Like many undecided voters, Rogers Wade tuned in to George Bush's acceptance speech hoping to learn of the President's plan for spurring economic growth. But instead of hearing "something that reassured me," the Atlanta business consultant felt his unease increase. "I'm not sure I heard an economic plan," he says. "I must have gone to the bathroom or something." Less interested in the collapse of communism than in the slumping economy, the disappointed 1988 Bush backer is now seriously considering a switch to Democrat Bill Clinton.
That's hardly the reaction White House strategists expected from Bush's Aug. 20 speech in Houston. But the response, as measured by polls and political pros, suggests that while the Republicans successfully used their convention to raise doubts about Bill Clinton's character and experience, they failed to quell doubts about Bush's ability to revitalize the economy. "It was unspecific, undefined, unclear, and undated," says Democratic consultant Ann F. Lewis. "It underlined what people don't like about George Bush."
NO DETAILS. Daily polls taken during the convention had shown Bush gaining on Clinton, and the President's aides expected the speech to close the gap. Instead, Bush's momentum collapsed as the gop powwow ended. A cbs News/New York Times poll taken Aug. 23-24 gave Clinton a 55%-to-39% lead, virtually unchanged from a preconvention survey. "After the speech, things eased up for us," says Sam Popkin, a Clinton pollster. "Every single postconvention poll showed a bigger gap than the midconvention polls."
The surveys contained ominous news for the President. The CBS/Times poll showed Bush cutting into Clinton's lead only in the South. The Democrat leads 59% to 34% in the Northeast, 56% to 41% in the north-central region, and 60% to 33% in the West. While 95% of those surveyed said the nation needs "real change," only 15% believe Bush will deliver it, vs. 61% for Clinton.
The major political problem with Bush's economic potpourri is the lack of anything that voters can get their arms around. He's promising an "across-the-board" tax cut but offers no details. And Administration officials still can't explain how a gimmicky deficit-reduction tax check-off would work.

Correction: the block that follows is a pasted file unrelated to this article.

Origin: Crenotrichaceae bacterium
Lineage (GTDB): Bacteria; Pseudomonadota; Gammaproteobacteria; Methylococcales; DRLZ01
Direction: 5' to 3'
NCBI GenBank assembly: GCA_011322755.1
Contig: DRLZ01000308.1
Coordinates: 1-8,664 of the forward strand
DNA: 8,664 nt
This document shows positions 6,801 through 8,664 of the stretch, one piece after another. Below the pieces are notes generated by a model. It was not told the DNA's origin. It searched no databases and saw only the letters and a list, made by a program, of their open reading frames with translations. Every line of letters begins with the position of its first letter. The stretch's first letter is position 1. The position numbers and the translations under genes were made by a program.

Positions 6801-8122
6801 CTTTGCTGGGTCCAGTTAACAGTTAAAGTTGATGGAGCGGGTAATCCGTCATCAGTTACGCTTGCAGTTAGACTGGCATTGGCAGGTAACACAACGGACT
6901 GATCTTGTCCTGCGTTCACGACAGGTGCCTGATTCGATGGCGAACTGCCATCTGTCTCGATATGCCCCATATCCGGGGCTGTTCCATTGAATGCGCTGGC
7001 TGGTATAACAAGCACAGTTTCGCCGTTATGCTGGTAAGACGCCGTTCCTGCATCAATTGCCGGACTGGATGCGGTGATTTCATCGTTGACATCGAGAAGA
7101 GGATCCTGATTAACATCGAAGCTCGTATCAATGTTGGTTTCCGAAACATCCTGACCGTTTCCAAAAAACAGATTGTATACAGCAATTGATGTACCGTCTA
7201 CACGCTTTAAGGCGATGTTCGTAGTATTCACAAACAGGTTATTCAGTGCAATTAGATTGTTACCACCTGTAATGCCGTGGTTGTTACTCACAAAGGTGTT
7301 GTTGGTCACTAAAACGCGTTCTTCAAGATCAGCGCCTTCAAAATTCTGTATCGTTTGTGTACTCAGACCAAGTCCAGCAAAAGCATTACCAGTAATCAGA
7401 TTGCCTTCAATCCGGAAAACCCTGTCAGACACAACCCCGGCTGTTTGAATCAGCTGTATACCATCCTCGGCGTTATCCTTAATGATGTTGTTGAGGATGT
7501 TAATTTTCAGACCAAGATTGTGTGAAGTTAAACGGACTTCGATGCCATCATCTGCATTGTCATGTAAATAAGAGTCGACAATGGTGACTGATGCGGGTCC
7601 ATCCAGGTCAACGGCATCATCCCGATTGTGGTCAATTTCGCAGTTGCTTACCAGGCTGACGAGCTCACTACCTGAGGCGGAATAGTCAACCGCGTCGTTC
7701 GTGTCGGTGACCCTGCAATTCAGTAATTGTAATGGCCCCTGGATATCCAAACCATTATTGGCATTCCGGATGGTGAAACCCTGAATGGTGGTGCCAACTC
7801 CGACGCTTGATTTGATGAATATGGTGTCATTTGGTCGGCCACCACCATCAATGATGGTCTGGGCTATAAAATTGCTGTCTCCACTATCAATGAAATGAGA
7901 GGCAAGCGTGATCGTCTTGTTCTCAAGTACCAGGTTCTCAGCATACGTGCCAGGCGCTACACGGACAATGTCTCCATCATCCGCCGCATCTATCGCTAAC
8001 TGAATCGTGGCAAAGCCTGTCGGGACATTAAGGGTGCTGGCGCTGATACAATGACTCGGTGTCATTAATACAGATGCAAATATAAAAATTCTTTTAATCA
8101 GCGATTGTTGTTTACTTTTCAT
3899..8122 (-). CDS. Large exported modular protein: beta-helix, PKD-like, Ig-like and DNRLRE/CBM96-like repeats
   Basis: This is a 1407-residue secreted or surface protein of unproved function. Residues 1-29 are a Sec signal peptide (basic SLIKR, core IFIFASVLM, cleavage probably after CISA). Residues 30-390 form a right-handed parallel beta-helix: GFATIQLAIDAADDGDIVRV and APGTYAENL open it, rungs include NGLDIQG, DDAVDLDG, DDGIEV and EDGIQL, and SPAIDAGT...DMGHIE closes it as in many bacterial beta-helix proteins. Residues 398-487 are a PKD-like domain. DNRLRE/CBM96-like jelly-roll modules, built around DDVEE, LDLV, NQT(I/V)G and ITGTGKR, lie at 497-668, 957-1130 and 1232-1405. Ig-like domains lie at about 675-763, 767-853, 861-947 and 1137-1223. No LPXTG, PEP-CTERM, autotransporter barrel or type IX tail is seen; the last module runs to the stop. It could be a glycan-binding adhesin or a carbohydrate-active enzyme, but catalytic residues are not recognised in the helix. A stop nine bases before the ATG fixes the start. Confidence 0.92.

Independent analysts are unimpressed by Bush's echo of Ronald Reagan's 1980 tax-cut crusade. "You're playing a record that's 12 years old," says Carleton College political scientist Steven Schier. "The sound's scratchy, the melody is hard to hear, and people don't want to listen to it anymore." A Gallup Poll conducted the weekend after the convention confirms such doubts. It found that 61% of voters were convinced that Bush would raise taxes, not lower them, if reelected. After reading Bush's lips once again, a solid majority concluded, for now, that Clinton would be better at handling both taxes and the deficit.
Still, gop strategists believe Bush's economic plan draws a sharp distinction between him and Clinton. "It's an excellent program, politically," says senior campaign adviser Charles Black. "It'll cut taxes and cut spending, and the Democrats have promised to raise taxes and raise spending."
The Republicans plan to keep hammering this theme home. Portraying themselves as the party of low taxes has worked three times, and it could yet succeed this year. That's especially important because there's growing evidence that voters are far less interested in Bush's assault on Democrats' supposed lack of "family values" than they are in hearing what the President plans to do to fix the economy. Voters want to know a lot more about the President's new economic program before they'll take another swig of the Republican elixir.